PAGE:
Film Review: Rogue One: A Star Wars Story

Plot: You know Star Wars? It’s the bit before that

Rogue One tells the story immediately leading up to the first (the proper first) Star Wars film where they steal the plans for the Death Star (spoilers for 1977 but I mean come on).

Well first things first or I suppose first things nonexistent in this case, there’s no crawl. Some people were disappointed by that, some not, honestly I think it would have been nice to keep with tradition more than anything else but it doesn’t really damage the film hugely. One thing I think the crawl would have brought though is less of a plot-heavy start.

The film is split the film into 2 segments, one where they explain who the characters are/what’s going on and their sci-fi galaxy-saving posse is formed and the second half of the film is ‘let’s steal the death star plans!’. Personally I think the second of these sections is by far the strongest in which big action sequences and smaller scale character interactions are managed and joined together expertly with some solid laughs thrown in as well. It also uses an action device in the shields that allows the audience to easily understand what’s going on whist still managing to be epic, which is itself an impressive feat.

However the first section of the film in comparison seems significantly weaker with it’s extended dialogue and having to set up the state of play. This is where I feel a text crawl would have worked in easing the start of the film and allowing for less exposition. The upside of the slower first half though is the exploration of the characters so while they have only been on screen for 90 minutes they work as fully formed characters that the audience knows. The prime example of this is obviously K-2SO, Cassian Andor’s robot sidekick who has the best comedic lines by miles and manages to be sarcastic, likeable and badass all whilst literally not having a heart.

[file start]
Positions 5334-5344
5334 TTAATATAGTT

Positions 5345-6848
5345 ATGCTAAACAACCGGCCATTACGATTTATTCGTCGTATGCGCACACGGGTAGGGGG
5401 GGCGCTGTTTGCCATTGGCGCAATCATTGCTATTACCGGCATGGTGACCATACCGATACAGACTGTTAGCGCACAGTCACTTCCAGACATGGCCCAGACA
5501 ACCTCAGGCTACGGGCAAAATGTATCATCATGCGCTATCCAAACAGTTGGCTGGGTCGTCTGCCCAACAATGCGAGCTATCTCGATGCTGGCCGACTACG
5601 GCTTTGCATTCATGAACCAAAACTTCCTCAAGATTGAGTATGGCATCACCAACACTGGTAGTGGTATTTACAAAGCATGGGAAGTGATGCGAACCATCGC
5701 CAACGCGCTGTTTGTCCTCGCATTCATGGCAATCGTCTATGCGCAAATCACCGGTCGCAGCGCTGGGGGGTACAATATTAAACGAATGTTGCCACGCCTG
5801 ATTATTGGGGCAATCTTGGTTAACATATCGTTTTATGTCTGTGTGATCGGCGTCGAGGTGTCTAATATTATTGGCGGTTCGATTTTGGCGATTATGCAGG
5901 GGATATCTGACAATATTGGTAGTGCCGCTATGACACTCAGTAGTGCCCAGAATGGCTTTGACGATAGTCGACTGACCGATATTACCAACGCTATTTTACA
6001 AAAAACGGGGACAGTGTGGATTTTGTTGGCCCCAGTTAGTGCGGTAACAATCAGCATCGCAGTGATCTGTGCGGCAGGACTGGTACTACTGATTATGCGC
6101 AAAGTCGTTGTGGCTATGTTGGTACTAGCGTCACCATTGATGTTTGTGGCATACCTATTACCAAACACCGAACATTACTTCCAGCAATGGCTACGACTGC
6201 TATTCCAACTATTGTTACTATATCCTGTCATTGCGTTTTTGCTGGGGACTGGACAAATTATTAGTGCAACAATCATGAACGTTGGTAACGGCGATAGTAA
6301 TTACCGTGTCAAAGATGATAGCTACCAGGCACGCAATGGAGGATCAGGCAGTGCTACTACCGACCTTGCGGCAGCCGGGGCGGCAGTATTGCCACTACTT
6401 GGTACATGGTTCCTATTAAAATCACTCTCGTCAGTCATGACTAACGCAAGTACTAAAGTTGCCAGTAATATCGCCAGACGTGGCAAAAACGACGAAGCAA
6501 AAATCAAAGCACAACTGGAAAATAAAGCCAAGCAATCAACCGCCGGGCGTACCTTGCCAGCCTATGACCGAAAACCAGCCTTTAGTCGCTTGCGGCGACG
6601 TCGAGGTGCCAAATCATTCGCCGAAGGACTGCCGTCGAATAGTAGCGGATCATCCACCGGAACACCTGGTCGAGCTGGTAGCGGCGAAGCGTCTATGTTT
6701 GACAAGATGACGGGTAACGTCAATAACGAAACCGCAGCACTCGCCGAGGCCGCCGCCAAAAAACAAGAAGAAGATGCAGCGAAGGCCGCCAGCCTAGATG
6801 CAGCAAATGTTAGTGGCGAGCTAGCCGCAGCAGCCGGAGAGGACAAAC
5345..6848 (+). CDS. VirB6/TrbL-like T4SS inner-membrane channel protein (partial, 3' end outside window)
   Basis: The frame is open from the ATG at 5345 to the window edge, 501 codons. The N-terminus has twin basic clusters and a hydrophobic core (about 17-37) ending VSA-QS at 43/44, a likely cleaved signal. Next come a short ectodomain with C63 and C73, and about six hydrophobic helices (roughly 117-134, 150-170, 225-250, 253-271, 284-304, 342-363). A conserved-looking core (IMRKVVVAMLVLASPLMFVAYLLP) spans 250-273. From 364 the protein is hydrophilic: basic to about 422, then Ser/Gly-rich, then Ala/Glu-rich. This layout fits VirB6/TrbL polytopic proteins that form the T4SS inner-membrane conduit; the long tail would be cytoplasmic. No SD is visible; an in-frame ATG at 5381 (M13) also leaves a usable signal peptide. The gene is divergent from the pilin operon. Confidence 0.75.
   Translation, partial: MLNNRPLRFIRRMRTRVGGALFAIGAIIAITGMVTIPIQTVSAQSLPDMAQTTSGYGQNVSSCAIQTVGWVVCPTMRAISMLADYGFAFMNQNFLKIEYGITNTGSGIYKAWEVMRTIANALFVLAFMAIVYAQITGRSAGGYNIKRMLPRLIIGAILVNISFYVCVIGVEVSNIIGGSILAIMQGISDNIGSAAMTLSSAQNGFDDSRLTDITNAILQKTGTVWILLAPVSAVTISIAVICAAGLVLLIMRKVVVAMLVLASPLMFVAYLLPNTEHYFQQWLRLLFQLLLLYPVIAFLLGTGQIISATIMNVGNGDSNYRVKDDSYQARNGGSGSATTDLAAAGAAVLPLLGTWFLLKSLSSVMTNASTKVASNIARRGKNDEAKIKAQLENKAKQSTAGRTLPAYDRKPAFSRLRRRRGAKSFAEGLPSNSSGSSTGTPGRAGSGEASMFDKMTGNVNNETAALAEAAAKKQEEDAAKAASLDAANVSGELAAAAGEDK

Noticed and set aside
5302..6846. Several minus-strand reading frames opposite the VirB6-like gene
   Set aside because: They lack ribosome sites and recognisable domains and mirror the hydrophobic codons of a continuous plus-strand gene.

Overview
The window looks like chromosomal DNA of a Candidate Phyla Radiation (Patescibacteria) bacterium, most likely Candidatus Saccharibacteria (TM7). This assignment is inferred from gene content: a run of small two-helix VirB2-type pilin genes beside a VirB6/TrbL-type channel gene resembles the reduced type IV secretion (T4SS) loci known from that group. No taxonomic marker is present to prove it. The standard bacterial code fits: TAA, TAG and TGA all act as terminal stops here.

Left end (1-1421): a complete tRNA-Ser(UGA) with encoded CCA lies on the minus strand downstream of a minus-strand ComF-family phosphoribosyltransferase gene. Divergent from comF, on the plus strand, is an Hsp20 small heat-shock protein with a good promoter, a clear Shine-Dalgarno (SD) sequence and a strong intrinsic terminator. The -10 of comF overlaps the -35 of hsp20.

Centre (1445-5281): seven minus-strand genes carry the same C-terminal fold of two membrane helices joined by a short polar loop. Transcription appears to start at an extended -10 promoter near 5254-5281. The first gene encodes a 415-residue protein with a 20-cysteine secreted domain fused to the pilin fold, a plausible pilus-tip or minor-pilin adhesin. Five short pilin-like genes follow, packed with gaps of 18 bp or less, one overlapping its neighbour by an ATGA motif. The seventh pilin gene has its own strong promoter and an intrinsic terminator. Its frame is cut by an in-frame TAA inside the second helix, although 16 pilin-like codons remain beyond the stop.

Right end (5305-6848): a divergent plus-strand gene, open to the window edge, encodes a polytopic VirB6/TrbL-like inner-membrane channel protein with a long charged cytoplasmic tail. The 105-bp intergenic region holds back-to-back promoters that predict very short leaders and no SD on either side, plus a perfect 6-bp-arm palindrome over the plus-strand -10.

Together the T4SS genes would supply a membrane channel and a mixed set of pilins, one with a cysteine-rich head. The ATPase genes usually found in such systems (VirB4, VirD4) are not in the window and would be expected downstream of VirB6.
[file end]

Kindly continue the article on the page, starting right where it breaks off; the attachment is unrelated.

As a whole Rogue One manages to be both the sci-fi romp that it needs to be but fills in the space between prequels and originals well and whilst sometimes dialogue and plot heavy is still extremely enjoyable and action-packed.

Rating: 8/10

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The biggest difference between this and any of the other Star Wars incarnations for me is the amount of deaths. You like a character? Don’t plan on them living. This is the result of there being no expectation or possibility of a sequel because, well, there already is one, which is the first one, you know. Another reason for the substantial character deaths is that it does need to be explained why none of the crew are ever seen in the original films again. The deaths work though as they allow you to actually be concerned for characters lives because they could be in actual risk and aren’t guaranteed to pull through like Luke or Han(well…) were.

It is to the films credit though that these deaths manage to be so meaningful. After having only known these characters for a short time it is a strong indictment that there is already an attachment to them and a real sadness caused by their deaths.

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